Brown to broaden fight over dirty air

Los Angeles Times
CLEAN AIR: California Atty. Gen. Jerry Brown will petition the federal government today to crack down on global warming emissions from ocean-going vessels, most of which sail under foreign flags.
The attorney general and environmental groups will ask the U.S. to regulate the emissions of ocean-going ships.
By Margot Roosevelt, Los Angeles Times Staff Writer  October 3, 2007
State Atty. Gen. Jerry Brown, joining with national environmental groups, will petition the Bush Administration today to crack down on global warming emissions from ocean-going vessels, which make more than 11,000 calls at California ports each year.

The petition opens a new front in the battle by California and other states to force the federal government to regulate greenhouse gases. Until now, the focus had been on emissions from cars, trucks, power plants and other U.S.-based industries. Regulating planet-warming pollutants from ships presents a tougher challenge because more than 90% of vessels that bring goods to the U.S. fly foreign flags and traditionally fall under international jurisdiction.

“Climate change represents a potent catastrophe and an irreversible risk to California as well as to the rest of the world,” Brown said in an interview. “Who comes into American ports is a matter for Americans to decide.”

Ocean-going vessels account for an estimated 2.7% to 5% of the world’s greenhouse gases, roughly equivalent to the carbon dioxide emissions of all U.S. cars and trucks. And emissions from ships are likely to grow by 75% in the next two decades, according to studies by the German-based Institute of Atmospheric Physics and the oil giant BP, which owns tankers.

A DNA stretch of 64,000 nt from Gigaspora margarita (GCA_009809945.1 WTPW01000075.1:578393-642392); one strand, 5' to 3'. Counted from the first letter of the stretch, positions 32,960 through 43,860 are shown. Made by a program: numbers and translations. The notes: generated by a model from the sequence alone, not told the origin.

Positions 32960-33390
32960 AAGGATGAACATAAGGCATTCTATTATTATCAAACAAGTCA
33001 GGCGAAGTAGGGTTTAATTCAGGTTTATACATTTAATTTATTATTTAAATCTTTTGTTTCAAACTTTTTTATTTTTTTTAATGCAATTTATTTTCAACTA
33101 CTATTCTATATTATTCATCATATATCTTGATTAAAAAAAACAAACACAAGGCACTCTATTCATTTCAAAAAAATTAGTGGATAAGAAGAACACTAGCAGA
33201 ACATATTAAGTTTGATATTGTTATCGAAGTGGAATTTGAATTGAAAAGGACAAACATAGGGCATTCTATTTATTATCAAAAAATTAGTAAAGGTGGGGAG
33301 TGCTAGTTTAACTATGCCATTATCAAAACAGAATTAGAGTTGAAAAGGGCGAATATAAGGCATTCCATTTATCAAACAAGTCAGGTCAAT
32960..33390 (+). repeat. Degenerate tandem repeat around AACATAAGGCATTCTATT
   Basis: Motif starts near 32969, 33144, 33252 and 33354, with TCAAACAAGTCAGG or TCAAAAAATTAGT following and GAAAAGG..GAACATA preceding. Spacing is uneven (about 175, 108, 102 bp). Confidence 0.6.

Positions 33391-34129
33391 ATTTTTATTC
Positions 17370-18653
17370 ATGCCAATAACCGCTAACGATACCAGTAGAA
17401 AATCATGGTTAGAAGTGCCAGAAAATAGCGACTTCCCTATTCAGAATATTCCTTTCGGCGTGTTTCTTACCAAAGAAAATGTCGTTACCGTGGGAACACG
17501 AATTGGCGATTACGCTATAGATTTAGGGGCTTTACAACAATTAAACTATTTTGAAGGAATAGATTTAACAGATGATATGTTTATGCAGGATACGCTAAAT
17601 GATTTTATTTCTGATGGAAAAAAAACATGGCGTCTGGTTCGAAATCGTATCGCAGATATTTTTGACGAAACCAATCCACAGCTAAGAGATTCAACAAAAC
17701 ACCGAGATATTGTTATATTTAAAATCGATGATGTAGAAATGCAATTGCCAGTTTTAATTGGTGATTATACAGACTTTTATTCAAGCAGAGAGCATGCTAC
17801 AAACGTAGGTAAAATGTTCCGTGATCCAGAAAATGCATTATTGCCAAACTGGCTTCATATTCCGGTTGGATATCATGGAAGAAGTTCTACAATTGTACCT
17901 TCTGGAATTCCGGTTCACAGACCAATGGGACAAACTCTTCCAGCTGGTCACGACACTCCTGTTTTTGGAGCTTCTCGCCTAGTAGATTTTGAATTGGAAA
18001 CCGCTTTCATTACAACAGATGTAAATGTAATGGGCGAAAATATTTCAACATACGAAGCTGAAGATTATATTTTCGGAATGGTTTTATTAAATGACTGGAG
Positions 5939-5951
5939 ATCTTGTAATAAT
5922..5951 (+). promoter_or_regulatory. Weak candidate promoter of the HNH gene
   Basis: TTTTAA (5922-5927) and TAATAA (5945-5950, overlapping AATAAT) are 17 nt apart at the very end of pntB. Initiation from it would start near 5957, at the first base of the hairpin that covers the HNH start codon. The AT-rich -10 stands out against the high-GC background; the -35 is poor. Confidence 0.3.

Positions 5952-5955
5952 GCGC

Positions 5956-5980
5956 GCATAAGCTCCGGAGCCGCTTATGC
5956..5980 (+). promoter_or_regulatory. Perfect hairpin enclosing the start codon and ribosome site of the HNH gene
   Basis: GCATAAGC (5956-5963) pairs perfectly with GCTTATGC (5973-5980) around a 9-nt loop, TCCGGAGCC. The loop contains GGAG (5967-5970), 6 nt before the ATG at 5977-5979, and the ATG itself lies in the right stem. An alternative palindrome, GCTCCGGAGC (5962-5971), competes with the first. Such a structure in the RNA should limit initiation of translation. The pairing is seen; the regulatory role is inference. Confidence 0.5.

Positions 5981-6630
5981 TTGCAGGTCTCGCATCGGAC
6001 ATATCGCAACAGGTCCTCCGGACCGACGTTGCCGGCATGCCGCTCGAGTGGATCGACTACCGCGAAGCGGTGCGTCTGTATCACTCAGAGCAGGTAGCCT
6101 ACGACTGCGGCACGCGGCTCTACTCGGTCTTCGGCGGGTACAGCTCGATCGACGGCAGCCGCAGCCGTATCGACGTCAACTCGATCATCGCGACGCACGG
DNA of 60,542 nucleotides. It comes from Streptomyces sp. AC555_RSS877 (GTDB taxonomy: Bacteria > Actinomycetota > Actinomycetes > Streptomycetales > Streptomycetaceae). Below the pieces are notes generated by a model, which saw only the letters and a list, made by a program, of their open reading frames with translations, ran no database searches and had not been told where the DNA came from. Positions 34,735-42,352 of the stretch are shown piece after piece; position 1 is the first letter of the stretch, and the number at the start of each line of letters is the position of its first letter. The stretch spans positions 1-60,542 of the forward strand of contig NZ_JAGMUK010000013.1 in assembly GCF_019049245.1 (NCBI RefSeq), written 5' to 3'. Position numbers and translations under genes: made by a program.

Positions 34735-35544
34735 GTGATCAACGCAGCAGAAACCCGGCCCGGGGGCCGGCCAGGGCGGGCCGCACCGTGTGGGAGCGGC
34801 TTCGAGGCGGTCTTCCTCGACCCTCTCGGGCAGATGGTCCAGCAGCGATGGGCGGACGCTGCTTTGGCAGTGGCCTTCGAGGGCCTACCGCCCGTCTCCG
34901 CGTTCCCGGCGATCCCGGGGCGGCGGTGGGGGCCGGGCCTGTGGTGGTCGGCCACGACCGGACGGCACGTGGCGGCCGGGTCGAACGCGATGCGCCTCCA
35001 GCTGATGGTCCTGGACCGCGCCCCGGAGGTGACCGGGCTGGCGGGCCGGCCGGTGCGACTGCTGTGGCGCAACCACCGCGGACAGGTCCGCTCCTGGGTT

The United Nations’ International Maritime Organization, which is charged with regulating ocean-going vessels, has discussed global warming emissions for several years but has yet to adopt rules. It has also postponed proposals to effectively control conventional pollutants, including particulates and ozone-forming gases that cause respiratory diseases and cancer.

The U.N. agency is hampered by opposition from Panama, Liberia and other nations that profit from registering ships, which environmentalists say makes U.S. intervention all the more urgent.

Overall, the Bush administration opposes mandatory curbs on global warming emissions and has declined to sign on to the Kyoto Protocol, the international agreement on climate change. That resistance suffered a setback earlier this year when the U.S. Supreme Court ruled that the Environmental Protection Agency has the authority to regulate carbon dioxide and other greenhouse gases under the Clean Air Act.

Brown’s petition to the EPA acknowledges that the landmark 1970 law does not give the agency “an unqualified mandate” to regulate non-road engines, such as those in ships. But given the act’s general directive to “protect public health and welfare,” he contends that the EPA “must regulate, or produce well-supported reasons . . . as to why it refuses to regulate, this large, almost completely uncontrolled source of greenhouse gas emissions.”